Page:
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Same-sex couples from across the country gathered on Capitol Hill today to lobby Congress. They want lawmakers to make it easier for gays and lesbians to marry, be foster parents and adopt children. Their day of lobbying was planned before President Obama said he supports gay marriage, but now, the cause is getting new attention in the presidential campaign.

NPR's Jennifer Ludden reports.

JENNIFER LUDDEN, BYLINE: In his announcement, Mr. Obama invoked same-sex staff members and friends who are raising children. In media interviews since then, Mitt Romney has said children ideally need a mother and a father. In fact, he'd push for a constitutional amendment to define marriage as between a man and a woman. Still, Romney told Fox News same-sex adoption is fine.

MITT ROMNEY: If two people of the same gender want to live together, want to have a loving relationship, and even want to adopt a child in my state, individuals of the same sex are able to adopt children. In my view, that's something which people have the right to do.

LUDDEN: Later, though, Romney said he was merely acknowledging that same-sex adoptions are allowed in many states. It was the latest in a series of seemingly contradictory statements - over many years - that have left supporters and opponents alike wondering just where Romney stands on gay and lesbian rights.

BRYAN FISCHER: When you try to be everything to everybody, you wind up being nothing to nobody.

LUDDEN: Bryan Fischer is with the American Family Association, a conservative Christian group. He suggested that homosexuality is abnormal and immoral, and says Romney's muddled statements on gay adoption are terrible.

FISCHER: It will certainly help evangelical voters develop a little bit of enthusiasm for Governor Romney, if he will come out firmly on the side of adoptive children needing to be placed in two-parent opposite sex households.

LUDDEN: But an internal GOP memo leaked last week offers the opposite advice. A Republican pollster warns that support for gays and lesbians is shifting fast. Even most Republicans, he writes, support legal protection for same-sex couples.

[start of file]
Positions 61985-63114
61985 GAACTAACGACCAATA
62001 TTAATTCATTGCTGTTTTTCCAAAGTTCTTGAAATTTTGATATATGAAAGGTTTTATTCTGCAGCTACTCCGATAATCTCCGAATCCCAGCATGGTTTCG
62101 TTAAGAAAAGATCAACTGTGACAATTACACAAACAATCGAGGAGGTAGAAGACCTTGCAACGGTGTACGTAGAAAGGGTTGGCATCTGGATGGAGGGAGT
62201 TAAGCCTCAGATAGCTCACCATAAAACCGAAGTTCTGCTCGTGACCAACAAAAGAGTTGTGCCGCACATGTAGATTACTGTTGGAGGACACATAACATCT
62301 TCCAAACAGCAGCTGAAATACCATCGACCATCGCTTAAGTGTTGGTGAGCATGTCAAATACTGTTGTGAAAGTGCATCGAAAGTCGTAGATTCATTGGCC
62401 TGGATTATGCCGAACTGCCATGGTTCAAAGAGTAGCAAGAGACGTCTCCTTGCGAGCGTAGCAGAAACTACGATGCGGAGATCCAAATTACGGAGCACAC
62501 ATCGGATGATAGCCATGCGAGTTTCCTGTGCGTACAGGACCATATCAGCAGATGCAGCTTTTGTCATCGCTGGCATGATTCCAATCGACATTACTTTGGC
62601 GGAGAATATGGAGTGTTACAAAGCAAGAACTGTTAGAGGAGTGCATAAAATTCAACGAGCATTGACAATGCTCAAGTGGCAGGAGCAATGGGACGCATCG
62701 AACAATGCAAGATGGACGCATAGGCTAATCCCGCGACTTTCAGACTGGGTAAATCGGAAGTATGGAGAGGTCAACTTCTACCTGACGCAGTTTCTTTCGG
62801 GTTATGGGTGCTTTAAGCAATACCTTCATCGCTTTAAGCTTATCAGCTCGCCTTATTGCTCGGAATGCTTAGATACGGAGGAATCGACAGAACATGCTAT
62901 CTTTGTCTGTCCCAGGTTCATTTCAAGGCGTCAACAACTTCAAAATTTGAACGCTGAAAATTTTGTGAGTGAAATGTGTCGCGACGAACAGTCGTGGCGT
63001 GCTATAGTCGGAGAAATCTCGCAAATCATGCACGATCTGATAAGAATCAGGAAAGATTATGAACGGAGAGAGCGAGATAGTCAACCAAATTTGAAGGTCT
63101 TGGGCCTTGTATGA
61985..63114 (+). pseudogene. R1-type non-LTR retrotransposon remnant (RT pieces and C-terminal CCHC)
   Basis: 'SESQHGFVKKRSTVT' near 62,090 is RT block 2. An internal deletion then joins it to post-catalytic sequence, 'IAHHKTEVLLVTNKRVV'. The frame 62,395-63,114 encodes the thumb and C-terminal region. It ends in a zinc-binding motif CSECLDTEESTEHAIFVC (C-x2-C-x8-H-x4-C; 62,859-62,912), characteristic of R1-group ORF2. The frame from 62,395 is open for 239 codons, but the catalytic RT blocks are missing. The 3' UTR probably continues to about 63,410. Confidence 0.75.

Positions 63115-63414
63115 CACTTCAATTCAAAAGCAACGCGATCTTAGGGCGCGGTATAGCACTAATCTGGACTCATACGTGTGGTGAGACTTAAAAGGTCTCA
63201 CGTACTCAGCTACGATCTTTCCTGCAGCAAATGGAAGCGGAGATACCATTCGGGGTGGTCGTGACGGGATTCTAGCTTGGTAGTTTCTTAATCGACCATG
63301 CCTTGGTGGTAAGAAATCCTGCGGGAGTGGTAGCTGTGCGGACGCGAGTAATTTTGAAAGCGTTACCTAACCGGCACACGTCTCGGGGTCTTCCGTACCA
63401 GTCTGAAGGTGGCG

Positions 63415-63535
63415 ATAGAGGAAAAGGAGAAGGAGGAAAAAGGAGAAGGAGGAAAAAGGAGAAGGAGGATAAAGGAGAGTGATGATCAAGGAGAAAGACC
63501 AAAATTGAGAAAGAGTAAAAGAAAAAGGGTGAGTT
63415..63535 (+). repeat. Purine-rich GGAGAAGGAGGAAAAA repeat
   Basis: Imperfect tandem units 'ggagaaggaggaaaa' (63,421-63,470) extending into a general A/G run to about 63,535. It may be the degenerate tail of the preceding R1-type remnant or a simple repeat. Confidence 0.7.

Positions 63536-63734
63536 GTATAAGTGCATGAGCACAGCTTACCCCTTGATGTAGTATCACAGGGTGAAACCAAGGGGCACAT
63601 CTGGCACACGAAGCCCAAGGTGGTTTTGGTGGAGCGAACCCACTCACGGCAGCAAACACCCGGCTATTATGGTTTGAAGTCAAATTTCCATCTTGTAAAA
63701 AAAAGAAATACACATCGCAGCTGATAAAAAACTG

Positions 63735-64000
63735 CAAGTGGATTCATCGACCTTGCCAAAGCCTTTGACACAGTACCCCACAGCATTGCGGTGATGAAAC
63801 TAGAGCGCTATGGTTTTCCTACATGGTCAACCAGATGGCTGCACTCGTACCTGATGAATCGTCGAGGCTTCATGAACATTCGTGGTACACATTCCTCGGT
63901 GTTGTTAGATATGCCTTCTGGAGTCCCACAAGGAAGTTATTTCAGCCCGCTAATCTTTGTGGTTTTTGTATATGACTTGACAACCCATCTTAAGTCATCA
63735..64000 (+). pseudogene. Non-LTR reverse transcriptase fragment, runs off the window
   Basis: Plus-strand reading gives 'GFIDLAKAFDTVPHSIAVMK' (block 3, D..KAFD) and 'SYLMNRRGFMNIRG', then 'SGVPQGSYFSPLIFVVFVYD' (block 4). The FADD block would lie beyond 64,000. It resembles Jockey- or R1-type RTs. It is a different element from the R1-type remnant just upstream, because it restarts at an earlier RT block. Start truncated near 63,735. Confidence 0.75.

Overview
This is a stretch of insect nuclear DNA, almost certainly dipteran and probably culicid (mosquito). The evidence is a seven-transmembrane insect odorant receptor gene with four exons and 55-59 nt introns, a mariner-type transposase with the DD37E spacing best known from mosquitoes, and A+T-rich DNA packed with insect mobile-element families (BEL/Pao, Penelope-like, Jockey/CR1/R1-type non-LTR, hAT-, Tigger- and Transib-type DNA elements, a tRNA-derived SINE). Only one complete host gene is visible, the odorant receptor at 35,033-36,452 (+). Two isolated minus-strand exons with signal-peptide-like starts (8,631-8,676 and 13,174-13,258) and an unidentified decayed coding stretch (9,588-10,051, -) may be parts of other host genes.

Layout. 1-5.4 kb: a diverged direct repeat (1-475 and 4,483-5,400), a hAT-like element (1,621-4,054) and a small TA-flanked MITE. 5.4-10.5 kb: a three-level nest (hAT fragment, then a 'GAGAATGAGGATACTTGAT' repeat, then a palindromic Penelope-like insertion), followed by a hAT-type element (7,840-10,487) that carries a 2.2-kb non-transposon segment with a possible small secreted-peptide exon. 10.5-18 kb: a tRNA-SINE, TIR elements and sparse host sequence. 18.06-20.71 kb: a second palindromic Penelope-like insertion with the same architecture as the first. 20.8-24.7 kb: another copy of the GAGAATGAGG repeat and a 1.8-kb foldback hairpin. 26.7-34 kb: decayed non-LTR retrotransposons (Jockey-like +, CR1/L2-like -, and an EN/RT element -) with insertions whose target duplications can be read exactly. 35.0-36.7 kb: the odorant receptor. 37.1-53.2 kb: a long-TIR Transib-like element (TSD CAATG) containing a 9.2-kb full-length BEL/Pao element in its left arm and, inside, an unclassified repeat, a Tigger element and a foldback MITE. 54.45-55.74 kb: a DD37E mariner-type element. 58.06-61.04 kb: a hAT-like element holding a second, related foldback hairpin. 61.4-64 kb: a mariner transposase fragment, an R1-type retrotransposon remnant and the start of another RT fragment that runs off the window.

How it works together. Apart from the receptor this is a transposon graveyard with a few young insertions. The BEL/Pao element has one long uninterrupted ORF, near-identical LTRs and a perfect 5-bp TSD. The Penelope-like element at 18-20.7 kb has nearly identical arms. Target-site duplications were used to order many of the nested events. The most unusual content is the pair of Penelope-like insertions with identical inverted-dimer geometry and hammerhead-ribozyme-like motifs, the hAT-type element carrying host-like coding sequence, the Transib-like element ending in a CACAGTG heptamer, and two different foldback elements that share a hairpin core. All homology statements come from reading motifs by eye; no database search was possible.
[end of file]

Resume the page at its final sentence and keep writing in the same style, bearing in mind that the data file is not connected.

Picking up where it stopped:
UNIDENTIFIED MAN: I need everybody from here and here to move in toward the middle. Squish.

LUDDEN: On the edge of the National Mall today, dozens of moms, dads and kids posed for a group photo, framed by the U.S. Capitol.

UNIDENTIFIED MAN: Say, Cheese.

UNIDENTIFIED GROUP: Cheese.

LUDDEN: They're part of some 700,000 same-sex families raising children in every state of the U.S. despite laws that can make that difficult.

JENNIFER CHRISLER: Today, in the United States, there's kind of a patchwork of state laws.

LUDDEN: Jennifer Chrisler heads the Family Equality Council, which organized this lobbying day. She says public policy toward same-sex families is out of sync with reality.

CHRISLER: The 12 states where couples are most likely to be raising kids are states like Mississippi and Montana and Kentucky and Louisiana. And those are the states that actually have some of the worst policy.

LUDDEN: President Obama has endorsed, in principle, bills that would make it easier for same-sex couples to marry, to foster children and adopt them. But Chrisler says Romney's position - accepting adoption, but opposing marriage - leaves families vulnerable.

ANN FEELEY-LEETZ: I'm Ann Feeley and Lori Feeley-Leetz and Katie Feeley-Leetz and Sam Feeley-Leetz.

UNIDENTIFIED CHILD: Hi.

LUDDEN: The kids are eight and nine. They're Ann's by birth. Lori has helped raised them from birth, but the state of Virginia, where they live, does not recognize her as a parent.

LORI FEELEY-LEETZ: If we were traveling and something happened to Ann, unfortunately, I have no legal rights. I mean, they could put the kids on a plane and send them, and I would have absolutely no say about it, and it scares me.

LUDDEN: In Texas, Bryan Carr and his partner have 10-year-old twins. As an accountant, he sees things from a business perspective and says same-sex families get a raw deal.

BRYAN CARR: Even though we're both legal parents, we cannot get a family insurance policy. So we actually have to get separate insurance policies, which cost way more.

LUDDEN: And Carr says they pay tens of thousands more in income tax because they can't file jointly.

The list of bills he and others support has little chance of passage in this Congress. But in making the rounds on Capitol Hill, children in tow, they hope some lawmakers will feel their own views on same-sex rights evolving.

Jennifer Ludden, NPR News, Washington.

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